BMS to sell $1.6B psoriasis drug to satisfy FTC concerns about Celgene acquisition

The drugmaker said Monday it would sell off the drug Otezla to address concerns about competition that the Federal Trade Commission had expressed in connection to the pending $74 billion deal. According to an analyst, BMS saw Otezla as competitive against its investigational TYK2 inhibitor.

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Bristol-Myers Squibb plans to divest a drug used to treat autoimmune disease in order to address regulator concerns about the effects of its planned acquisition of Celgene on competition.

The New York-based drugmaker said Monday that it would divest Summit, New Jersey-based Celgene’s Otezla (apremilast), a drug used to treat psoriasis and psoriatic arthritis, in order to address concerns expressed by the Federal Trade Commission around the $74 billion acquisition deal, which the companies announced in January.

Shares of Celgene opened down 3 percent on the Nasdaq Monday morning following the news. BMS’ shares were down 4 percent on the New York Stock Exchange. BMS had also said Monday that a Phase III study of its flagship drug, Opdivo (nivolumab), had failed in patients with liver cancer.

In an email, BTIG biotech analyst Tom Shrader wrote that BMS had told his firm that a psoriasis drug in its pipeline, a TYK2 inhibitor, would be potentially competitive with Otezla. “The TYK2 targeting therapeutic is not approved, but is considered a promising program often mentioned by BMS,” Shrader wrote. “In cases like this, the FTC prefers the marketed drug be divested.”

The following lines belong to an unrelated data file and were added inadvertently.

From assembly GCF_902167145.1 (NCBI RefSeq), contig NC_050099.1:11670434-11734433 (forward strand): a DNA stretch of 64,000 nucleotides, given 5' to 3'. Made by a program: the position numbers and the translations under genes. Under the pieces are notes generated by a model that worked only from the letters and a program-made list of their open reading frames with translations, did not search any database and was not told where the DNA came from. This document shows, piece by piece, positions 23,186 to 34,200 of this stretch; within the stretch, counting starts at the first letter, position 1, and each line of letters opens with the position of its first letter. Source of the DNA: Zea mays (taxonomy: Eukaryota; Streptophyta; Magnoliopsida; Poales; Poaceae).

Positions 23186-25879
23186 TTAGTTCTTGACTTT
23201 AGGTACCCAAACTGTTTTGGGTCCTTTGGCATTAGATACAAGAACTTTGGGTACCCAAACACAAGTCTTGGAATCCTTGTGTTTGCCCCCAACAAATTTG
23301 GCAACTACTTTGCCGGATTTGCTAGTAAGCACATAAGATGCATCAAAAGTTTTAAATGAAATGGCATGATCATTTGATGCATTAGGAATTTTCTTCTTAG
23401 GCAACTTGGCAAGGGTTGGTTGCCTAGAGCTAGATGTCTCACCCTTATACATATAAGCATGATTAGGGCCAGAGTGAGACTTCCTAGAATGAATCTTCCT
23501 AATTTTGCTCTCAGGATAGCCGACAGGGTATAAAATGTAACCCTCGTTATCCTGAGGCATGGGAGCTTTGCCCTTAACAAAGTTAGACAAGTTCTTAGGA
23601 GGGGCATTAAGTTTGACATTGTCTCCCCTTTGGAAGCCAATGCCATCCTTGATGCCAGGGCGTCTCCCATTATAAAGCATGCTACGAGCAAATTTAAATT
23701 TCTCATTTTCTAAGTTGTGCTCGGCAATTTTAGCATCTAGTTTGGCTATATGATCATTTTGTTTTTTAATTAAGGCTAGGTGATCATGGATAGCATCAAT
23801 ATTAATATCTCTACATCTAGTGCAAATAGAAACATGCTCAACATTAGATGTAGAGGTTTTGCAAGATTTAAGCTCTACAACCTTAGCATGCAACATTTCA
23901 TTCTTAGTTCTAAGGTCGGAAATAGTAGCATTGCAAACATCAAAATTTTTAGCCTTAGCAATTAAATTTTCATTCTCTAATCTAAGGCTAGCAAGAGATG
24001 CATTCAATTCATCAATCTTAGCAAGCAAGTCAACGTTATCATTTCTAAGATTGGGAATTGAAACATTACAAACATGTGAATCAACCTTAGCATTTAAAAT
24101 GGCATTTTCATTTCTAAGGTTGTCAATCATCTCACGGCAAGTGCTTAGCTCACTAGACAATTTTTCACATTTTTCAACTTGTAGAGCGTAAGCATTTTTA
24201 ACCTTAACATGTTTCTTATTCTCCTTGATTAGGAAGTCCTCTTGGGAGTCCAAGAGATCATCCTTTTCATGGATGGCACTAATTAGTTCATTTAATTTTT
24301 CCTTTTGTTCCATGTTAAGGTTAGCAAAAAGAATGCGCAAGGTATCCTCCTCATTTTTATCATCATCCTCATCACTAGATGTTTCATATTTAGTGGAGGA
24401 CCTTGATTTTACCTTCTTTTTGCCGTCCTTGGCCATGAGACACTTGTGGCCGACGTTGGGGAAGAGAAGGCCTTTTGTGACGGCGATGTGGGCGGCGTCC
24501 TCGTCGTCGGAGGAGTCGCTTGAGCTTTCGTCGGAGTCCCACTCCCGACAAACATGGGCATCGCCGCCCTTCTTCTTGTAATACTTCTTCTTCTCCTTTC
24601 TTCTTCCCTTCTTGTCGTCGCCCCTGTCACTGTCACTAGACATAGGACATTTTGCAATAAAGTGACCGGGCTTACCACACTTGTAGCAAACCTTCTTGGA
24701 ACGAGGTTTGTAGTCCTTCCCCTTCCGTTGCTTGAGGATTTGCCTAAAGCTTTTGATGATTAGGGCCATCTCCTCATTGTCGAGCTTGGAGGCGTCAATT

The company announced Phase II data on the drug, BMS-986165, in September. It is currently in Phase III development.

BMS disclosed in a March 26 filing with the Securities and Exchange Commission that the FTC had requested information on psoriasis drugs – both marketed and in development – in order to ensure that the merger would not harm competition. The request extended the standard waiting period for the deal until 30 days after the companies complied, though they anticipated that the merger would still be on track for completion by the third quarter of this year. BMS said Monday that it expects the deal to close by the end of this year or in early 2020.

BMS noted on Monday that the divestiture of Otezla remained subject to review by the FTC and would require a consent decree with the agency. Otezla had sales of $1.6 billion in fiscal year 2018, according to Celgene’s fourth quarter earnings statement in January.

Last week, Celgene handed full global rights to the PD-1 inhibitor tislelizumab back to its development partner, Beijing, China-based BeiGene, as part of the pending merger with BMS, which already markets the aforementioned Opdivo, itself a PD-1 inhibitor approved for numerous cancer indications. Earlier this month, an executive from BeiGene said at the American Society of Clinical Oncology meeting in Chicago that the company was well-prepared for the expected handover of the drug, which is in Phase III development in several cancers. An analyst wrote that on the hand, BeiGene may partner tislelizumab outside of China, but not many large companies have need of a PD-1 inhibitor due to crowding in the market, but the drug is nevertheless derisked due to the advanced stage of its development.

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